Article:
Slow Food - Conway/Myrtle Beach Convivium

  (Pawleys Island, South Carolina)
A Slow Food Convivium in Coastal SC
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Heirloom Vegetables - by Tammy Curry (Slow Food Conway)

An article written by blogger and Slow Food Conway/MB member Tammy Curry.

What are Heirloom Vegetables?

What is an heirloom vegetable? Vegetables that have not been genetically
modified in a lab. Typically these are the varieties that were grown long before
commercial monocropping became the way. They are the basis for today's hybrids
and GMO strains. Most of these are grown organically and have been preserved
from year to year through open pollination and seed saving.

These are the vegetables that grandma and grandpa raised and canned every year.
There is a distinct difference in flavor. You may have noticed that over the
years cucumbers no longer have the same taste or even smell. Strawberries don't
have the same flavor. The list goes on. Overtime we have looked for produce that
grows faster, longer, and is resistant to this and that. As Americans we have
also come to expect uniformity in our food. By growing GMO vegetables farmers
can produce tomatoes, peppers, etc that all look exactly the same. The need for
this arose when fast food into being and automation was necessary to produce
food quickly.

Commercial monocropping, where by a farmer grows only one type of crop, came
into being when the demand for uniform foods were required. Monocropping causes
a depletion of nutrients in the soil, infestation by pests that in a just a few
generations become resistant to chemical pesticides, and a number of other
issues. This lead to genetically modifying seeds so that crop yields increased
and they would be resistant to chemicals applied to the land. On the business
end of things this makes quite a bit of sense, if you are looking at the bottom
financial line for a major agricultural producer.
For many organic growers and the consumer population a return to using naturally
or organically grown produce is also a return to old varieties, heirlooms. Think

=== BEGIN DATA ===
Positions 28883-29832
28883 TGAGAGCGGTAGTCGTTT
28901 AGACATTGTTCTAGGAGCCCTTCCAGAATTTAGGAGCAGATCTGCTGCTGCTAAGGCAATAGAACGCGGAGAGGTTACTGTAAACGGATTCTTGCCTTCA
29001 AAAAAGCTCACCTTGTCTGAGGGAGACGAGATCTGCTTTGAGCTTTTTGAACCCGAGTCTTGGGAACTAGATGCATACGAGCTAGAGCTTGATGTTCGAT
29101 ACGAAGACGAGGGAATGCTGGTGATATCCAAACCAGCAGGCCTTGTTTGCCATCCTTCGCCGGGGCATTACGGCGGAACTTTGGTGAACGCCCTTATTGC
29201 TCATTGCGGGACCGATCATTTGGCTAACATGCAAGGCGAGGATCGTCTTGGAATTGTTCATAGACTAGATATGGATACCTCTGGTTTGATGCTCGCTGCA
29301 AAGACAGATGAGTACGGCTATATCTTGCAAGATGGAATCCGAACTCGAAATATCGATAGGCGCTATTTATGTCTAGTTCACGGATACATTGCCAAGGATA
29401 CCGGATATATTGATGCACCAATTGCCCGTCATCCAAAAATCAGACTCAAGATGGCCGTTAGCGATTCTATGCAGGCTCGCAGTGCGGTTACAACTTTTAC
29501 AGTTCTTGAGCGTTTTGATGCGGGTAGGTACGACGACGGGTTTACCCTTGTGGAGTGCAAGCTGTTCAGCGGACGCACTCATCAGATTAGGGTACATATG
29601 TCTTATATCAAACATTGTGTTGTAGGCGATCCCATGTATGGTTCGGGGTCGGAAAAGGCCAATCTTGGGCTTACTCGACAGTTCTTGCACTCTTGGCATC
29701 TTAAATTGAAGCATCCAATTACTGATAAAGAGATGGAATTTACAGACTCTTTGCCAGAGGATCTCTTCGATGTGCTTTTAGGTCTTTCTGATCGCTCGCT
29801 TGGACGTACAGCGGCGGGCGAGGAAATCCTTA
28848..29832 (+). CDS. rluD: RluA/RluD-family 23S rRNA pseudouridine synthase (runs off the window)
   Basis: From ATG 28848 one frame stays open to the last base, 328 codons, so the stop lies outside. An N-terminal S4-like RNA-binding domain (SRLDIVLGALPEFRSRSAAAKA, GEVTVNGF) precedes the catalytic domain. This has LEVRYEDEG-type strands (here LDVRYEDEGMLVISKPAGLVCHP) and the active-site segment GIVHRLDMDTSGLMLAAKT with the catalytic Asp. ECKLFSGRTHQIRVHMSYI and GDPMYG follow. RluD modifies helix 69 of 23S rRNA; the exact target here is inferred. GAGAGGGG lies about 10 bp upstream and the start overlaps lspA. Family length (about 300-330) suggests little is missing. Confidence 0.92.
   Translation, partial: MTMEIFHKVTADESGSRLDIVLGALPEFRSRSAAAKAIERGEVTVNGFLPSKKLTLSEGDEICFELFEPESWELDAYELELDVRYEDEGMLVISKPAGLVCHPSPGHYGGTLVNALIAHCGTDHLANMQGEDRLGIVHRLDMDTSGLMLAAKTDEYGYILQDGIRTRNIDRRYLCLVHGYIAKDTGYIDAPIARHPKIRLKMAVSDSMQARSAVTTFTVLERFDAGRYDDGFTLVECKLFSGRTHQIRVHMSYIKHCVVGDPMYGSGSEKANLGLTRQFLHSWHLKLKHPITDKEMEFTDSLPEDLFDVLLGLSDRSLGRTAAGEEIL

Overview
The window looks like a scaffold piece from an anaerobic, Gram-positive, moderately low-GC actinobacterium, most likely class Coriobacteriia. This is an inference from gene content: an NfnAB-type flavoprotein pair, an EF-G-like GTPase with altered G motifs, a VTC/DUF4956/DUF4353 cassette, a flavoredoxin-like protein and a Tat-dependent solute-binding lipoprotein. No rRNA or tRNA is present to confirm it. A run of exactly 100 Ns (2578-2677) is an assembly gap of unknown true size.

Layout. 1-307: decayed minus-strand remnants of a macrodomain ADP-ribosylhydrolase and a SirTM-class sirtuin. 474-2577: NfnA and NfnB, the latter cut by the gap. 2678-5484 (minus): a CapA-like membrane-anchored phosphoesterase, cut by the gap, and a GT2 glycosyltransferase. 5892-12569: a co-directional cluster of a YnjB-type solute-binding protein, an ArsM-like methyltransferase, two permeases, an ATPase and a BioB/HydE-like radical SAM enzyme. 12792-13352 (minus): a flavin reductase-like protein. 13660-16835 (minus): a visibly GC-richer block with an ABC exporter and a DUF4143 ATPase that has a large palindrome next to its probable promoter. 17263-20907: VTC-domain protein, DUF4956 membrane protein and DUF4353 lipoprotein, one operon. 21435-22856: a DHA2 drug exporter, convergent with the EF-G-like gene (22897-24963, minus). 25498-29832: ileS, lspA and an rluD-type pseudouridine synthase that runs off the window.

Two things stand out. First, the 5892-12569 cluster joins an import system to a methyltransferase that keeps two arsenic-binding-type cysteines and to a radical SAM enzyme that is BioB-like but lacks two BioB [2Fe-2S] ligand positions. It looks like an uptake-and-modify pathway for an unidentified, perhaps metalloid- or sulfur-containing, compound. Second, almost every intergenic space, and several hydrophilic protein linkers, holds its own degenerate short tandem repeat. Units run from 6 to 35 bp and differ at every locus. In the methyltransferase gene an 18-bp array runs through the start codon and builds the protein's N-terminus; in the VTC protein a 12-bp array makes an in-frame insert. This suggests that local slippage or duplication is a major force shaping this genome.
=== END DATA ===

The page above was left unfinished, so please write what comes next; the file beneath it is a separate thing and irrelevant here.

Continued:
of jewelry that has been handed down for generations and family keepsakes. It is
unique to find yellow, orange, or even purple tomatoes. Carrots were not
commonly orange when they were first cultivated but purple and yellow. Even
radishes came in multiple colors.

Heirloom seeds and plants are being cultivated on a larger scale now.
Preservation of this piece of human history is important to future generations.
With the advent of chemical agriculture an ever growing need for disease and
pest resistant varieties of produce has grown. Common sense would say that now
these "old fashioned" seeds and plants are more likely to be resistant

Check with older members of the community to see if they have been holding on to
some seeds, I am sure they would be happy to pass them along to a new
generation. Write down any special instructions they give you to go with the
seeds. Their information is going to be more accurate than any book or seed
packet for those varieties. Don't ask them what variety of tomato, pepper, or
cucumber, they probably don't know. Those seeds have been handed down for
There are now a number of places to purchase heirloom seed varieties.

Check out: - Listing of companies

Heirloom Seeds

Nichols Garden

Victory Seeds

Tammy Curry

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